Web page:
Streetcar Line

Us Versus Them

What conservatives believe is right.

By 8.7.09

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We are for freedom, they are for coercion.

We are for personal choice when other lives aren't at stake. They are for choice only when the choice involves other lives being snuffed out.

We are for personal responsibility enforced by self-restraint and social norms. They are for responsibility imposed from without by government bureaucrats.

We conservatives are for the ideals that make America America. They, the liberals, are for transforming America into an imagined utopia enforced by command and control, based on values alien to the great American tradition.

We are for conserving, through private action, what is best in human nature, with reliance on the grace of God. They are for catalyzing, through government action, a change in the very nature of man, with reliance on the ability to imprison those who oppose their brave new world.

We are for health care decisions being made by doctors and their patients, perhaps within parameters established by freely chosen insurance. We believe in the ability, through health savings accounts, to self-insure; we believe in the privilege of buying insurance across state lines, or through self-selected insurance pools -- and in the right to refuse insurance at all if we so desire. They are for having distant bureaucrats make health care decisions that are binding and irreversible, and in phasing private insurance completely out of existence. They believe that everybody should be forced into insurance pools run or regulated heavily by the government, in which one size fits all and cost controls are more important than individual decisions.

We think the American people are smart enough to choose our own cars and own hierarchy of values. They think Americans can't be trusted with automotive autonomy because our values aren't in sync with saving the planet.

We believe that individual states ought to decide whether to allow energy production off their coasts. They believe the federal government should save states from the supposed environmental degradation of offshore drilling. (Never mind, by the way, that far more environmental damage is caused by leaks and spills from tankers bringing foreign energy to the United States than is caused by leaks and spills from pipelines carrying domestically produced oil and gas.)

We believe that the productive industry and ingenuity of the American people can, with time, overcome almost any economic obstacle. They believe that only a self-appointed elite can channel American restlessness in productive directions.

We believe that low taxes inspire progress. They believe that high taxes are needed for government to pay for progress -- and to punish those who earn "too much" for the likings of self-proclaimed "progressives."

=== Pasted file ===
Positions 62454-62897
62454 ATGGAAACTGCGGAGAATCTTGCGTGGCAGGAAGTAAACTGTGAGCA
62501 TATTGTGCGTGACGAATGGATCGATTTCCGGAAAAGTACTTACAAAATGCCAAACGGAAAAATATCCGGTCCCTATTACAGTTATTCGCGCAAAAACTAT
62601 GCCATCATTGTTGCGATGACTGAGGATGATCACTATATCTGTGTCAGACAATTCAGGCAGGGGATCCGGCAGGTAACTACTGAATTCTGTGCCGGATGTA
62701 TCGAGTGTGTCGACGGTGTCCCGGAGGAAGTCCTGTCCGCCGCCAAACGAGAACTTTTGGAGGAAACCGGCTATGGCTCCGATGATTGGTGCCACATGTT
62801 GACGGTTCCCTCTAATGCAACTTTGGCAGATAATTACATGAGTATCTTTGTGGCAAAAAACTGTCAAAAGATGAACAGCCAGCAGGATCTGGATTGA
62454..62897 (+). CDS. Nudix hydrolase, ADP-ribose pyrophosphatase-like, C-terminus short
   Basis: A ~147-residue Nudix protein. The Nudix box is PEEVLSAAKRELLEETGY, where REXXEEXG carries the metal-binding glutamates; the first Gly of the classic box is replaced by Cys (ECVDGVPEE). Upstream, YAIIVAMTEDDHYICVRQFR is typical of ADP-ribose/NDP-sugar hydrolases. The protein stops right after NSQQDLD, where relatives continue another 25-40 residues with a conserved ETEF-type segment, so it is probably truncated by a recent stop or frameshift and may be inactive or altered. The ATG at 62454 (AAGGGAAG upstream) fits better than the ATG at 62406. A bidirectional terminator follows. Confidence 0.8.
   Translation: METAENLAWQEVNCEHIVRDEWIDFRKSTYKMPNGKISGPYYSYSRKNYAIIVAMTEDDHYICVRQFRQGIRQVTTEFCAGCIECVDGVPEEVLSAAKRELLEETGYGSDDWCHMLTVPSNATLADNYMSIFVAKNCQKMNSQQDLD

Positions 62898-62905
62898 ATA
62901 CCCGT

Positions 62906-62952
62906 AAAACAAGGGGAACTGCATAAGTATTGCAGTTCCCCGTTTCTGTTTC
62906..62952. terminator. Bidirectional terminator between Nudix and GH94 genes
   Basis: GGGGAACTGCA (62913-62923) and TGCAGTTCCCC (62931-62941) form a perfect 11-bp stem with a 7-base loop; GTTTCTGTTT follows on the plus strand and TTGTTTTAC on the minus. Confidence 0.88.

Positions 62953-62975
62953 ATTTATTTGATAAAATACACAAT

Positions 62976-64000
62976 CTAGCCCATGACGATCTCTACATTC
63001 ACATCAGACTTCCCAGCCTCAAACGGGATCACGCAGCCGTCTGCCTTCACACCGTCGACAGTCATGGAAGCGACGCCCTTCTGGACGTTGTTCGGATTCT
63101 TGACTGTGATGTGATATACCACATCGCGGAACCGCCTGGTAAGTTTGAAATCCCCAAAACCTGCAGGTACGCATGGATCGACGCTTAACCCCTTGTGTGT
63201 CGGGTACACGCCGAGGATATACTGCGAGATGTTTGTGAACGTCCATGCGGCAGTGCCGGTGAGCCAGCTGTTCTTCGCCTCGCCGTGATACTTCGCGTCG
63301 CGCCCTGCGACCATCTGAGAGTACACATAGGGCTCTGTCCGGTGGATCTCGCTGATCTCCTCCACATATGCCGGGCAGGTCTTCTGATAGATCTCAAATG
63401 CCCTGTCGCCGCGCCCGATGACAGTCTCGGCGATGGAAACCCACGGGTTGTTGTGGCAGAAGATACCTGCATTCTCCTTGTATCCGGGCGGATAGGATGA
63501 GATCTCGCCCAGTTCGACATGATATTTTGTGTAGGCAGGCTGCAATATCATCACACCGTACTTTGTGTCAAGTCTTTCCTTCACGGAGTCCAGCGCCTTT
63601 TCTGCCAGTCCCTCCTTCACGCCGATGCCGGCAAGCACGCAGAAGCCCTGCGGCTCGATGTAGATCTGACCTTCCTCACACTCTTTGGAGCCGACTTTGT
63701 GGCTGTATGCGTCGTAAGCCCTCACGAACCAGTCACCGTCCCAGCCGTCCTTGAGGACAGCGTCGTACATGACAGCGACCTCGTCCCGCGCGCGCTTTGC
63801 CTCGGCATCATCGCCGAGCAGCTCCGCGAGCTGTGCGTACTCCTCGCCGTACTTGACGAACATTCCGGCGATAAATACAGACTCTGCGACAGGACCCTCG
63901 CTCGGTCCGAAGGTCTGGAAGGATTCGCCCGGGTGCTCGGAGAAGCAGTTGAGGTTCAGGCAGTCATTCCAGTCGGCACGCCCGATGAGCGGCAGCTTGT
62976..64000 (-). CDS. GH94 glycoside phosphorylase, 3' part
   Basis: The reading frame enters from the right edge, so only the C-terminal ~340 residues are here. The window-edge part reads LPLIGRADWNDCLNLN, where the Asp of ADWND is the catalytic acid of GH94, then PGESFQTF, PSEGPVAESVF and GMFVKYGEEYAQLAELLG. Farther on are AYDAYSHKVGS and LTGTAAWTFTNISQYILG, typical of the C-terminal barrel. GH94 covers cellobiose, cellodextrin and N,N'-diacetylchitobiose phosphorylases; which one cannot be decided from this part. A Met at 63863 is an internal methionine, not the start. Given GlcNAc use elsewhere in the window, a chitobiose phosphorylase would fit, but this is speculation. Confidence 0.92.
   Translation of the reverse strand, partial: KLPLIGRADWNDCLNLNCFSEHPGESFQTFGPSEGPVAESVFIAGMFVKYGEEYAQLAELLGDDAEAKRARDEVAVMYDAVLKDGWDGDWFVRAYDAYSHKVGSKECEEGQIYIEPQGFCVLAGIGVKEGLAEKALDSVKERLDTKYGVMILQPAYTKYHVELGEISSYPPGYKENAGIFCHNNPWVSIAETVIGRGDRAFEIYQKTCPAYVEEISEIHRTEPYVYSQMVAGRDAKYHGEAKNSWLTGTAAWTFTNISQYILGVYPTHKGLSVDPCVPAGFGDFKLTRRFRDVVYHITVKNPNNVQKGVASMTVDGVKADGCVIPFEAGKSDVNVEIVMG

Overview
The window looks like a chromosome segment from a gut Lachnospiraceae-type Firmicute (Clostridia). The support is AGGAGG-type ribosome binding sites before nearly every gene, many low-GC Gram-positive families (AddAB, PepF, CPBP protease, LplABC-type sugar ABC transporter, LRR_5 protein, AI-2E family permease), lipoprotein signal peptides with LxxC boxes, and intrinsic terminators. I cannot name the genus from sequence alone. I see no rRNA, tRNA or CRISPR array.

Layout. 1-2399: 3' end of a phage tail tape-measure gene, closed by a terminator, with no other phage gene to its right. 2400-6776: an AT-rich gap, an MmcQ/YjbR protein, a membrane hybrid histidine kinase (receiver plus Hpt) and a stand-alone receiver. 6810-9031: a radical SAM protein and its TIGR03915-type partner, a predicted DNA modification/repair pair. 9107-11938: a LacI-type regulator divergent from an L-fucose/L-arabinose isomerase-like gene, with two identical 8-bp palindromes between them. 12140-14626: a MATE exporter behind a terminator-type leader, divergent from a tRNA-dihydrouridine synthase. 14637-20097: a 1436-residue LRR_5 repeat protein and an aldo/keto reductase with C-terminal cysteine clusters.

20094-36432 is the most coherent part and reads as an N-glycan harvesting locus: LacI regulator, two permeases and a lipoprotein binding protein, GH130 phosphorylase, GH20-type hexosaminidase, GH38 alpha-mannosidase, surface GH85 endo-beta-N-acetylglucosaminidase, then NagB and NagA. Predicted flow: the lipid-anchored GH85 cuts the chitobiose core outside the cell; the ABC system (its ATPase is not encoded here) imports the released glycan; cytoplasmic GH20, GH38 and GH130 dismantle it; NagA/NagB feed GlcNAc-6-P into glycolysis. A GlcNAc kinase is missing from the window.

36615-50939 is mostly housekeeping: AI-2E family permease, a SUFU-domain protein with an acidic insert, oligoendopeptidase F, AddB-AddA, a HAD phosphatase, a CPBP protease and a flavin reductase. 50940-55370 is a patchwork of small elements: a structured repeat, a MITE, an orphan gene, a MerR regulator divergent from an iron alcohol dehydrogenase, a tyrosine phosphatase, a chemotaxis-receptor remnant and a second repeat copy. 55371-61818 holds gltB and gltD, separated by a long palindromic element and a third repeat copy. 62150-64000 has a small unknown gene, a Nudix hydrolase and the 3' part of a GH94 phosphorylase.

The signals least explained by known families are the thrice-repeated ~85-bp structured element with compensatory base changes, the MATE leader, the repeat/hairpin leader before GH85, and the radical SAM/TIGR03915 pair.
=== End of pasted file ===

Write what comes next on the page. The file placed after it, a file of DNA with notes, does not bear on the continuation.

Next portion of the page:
We believe that government must be limited not merely for the sake of fiscal responsibility, but for the sake of liberty. They believe that government must be large in order to insure fairness, and that fiscal responsibility therefore requires ever-higher taxes. We believe (within reason) that government is best which governs least. They believe that government is best which governs most strenuously.

We believe in equality of liberty. They believe in equality of result achieved, implicitly, at the point of a gun.

We believe in ordered liberty. They believe in libertinism.

We believe in a moral order rooted in God's glory and in the wisdom of the ages. They believe in a moral (dis)order that is man-made, post-modern, and not reliant on -- and sometimes hostile to the very notion of -- God.

We believe parents usually are, and should be, the best educators of our children. They believe parents can't be trusted even to choose which schools their children attend.

We think the principle of subsidiarity makes sense -- that most manner of things are best handled at the most local level possible. They think the might of centralization makes sense -- that efficiencies are greater when the scale is larger, and that other considerations (such as choice, liberty, and individual decision-making) must bow to the mandate of the enlightened central planners.

We believe that the United States is a moral actor on the world stage, and that American enlightened self-interest serves the greater cause of humanity. They believe that the United States is an immoral colossus whose appetites must be restrained, and that American interests are inimical to the human dignity of oppressed peoples.

We believe peace is achieved through strength. They believe peace is achieved through self-sacrifice.

We believe our enemies are our enemies, as identified by their actions. They believe our enemies are misunderstood, and can be made to befriend us through our own earnestness.

We want to maintain what Margaret Thatcher called "the alliance of the English-speaking peoples," because our common politico-cultural values are a guarantor of liberty in our own countries and a force for freedom worldwide. They want to undercut the hegemony of English even in our own nation, because all cultures are supposedly of equal value and because both our language and the values of those who speak it are roadblocks against the self-expression of other cultures.

We are proud to be Americans. They are embarrassed by American prosperity. We feel blessed. They feel guilt-ridden. We think human life is a gift from God. They think human life is a tool to be manipulated, and even discarded, for the greater good of Mother Earth.

We are right. They are oh so wrong, on every level. We must work to ensure that the right prevails.

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About the Author
Quin Hillyer is a senior editor of The American Spectator and a senior fellow at the Center for Individual Freedom. Follow him on Twitter @QuinHillyer.